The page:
• C: Indicates multiple payees who received the payment
  • D: Indicates that the payment was made for the provision of services or property as required by law
  • E: Indicates that the payment amount was not identified or could not be determined.

Step 3: Review and Submit Your Form

Before you submit your Form 1098-F, it's important to review it carefully to ensure that all the information is correct. Double-check the spelling of the recipient's name, address, and TIN, as well as the amounts you entered in the boxes.

Once you have reviewed your form, you can submit it to the IRS. If you are filing on paper, mail Copy A to the IRS along with a Form 1096, which is a summary of all the Forms 1098 you are filing. If you are filing electronically, you can submit your form through the IRS's Filing Information Returns Electronically (FIRE) system.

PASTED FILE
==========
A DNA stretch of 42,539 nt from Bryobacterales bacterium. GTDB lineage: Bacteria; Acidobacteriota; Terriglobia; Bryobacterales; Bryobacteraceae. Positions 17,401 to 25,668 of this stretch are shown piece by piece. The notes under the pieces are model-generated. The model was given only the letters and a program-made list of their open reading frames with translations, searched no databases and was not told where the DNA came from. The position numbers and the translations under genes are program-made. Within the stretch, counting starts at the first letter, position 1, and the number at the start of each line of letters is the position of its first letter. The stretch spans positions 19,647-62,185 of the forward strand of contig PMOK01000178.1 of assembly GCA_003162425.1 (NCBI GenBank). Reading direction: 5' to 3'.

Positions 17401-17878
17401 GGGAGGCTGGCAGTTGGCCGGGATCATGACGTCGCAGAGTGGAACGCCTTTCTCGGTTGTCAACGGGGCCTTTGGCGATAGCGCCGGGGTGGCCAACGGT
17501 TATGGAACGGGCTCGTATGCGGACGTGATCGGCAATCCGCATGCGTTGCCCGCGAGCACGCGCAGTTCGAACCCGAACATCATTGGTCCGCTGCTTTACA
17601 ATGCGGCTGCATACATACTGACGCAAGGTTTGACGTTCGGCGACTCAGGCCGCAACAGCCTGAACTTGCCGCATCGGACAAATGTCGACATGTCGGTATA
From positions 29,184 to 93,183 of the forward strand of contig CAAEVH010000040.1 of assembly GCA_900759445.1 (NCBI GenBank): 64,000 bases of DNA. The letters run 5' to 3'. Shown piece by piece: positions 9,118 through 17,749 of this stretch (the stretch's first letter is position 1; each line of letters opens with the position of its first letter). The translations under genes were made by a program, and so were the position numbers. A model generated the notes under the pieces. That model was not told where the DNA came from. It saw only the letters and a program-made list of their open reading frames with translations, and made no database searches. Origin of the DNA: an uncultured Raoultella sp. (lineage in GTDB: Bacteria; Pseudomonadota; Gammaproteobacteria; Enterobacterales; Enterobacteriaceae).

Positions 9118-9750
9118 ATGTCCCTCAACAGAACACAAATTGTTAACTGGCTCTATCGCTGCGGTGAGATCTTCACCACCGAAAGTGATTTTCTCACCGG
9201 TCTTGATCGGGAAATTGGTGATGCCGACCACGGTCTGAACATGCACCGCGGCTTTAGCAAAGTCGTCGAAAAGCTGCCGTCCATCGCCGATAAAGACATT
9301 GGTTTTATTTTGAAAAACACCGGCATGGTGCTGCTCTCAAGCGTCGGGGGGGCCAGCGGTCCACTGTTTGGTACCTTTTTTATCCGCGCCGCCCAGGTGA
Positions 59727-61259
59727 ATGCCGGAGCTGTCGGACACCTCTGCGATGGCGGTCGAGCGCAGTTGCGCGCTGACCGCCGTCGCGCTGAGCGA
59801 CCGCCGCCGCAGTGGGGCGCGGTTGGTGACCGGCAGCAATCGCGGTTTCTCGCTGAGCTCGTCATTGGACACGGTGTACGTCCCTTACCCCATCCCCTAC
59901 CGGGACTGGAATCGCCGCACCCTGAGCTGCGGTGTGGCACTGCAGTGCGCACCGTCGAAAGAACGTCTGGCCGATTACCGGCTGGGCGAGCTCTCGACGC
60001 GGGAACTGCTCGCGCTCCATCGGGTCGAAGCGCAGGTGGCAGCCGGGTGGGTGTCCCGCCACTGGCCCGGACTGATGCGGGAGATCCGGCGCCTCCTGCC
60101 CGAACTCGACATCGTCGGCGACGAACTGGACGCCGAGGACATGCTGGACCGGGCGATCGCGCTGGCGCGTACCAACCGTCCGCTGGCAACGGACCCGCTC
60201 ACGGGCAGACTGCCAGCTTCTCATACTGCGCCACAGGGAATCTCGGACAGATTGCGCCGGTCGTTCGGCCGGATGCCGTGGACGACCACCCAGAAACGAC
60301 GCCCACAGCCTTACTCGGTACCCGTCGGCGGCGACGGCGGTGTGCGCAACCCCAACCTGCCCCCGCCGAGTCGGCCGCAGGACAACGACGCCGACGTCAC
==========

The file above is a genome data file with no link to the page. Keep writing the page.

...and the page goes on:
Common Mistakes to Avoid

Filing Form 1098-F correctly is important to avoid penalties and ensure that your tax reporting is accurate. Here are some common mistakes to avoid:

  • Failing to report all fines and penalties paid during the year
  • Using the wrong TIN for the recipient
  • Entering incorrect amounts in the boxes
  • Failing to include all required information, such as the recipient's name and address
  • Failing to file by the deadline

To avoid these mistakes, make sure to carefully review your Form 1098-F before submitting it. If you are unsure about any aspect of the form, consult with a tax professional or the IRS for guidance.

Hidden things to know about Form 1098-F: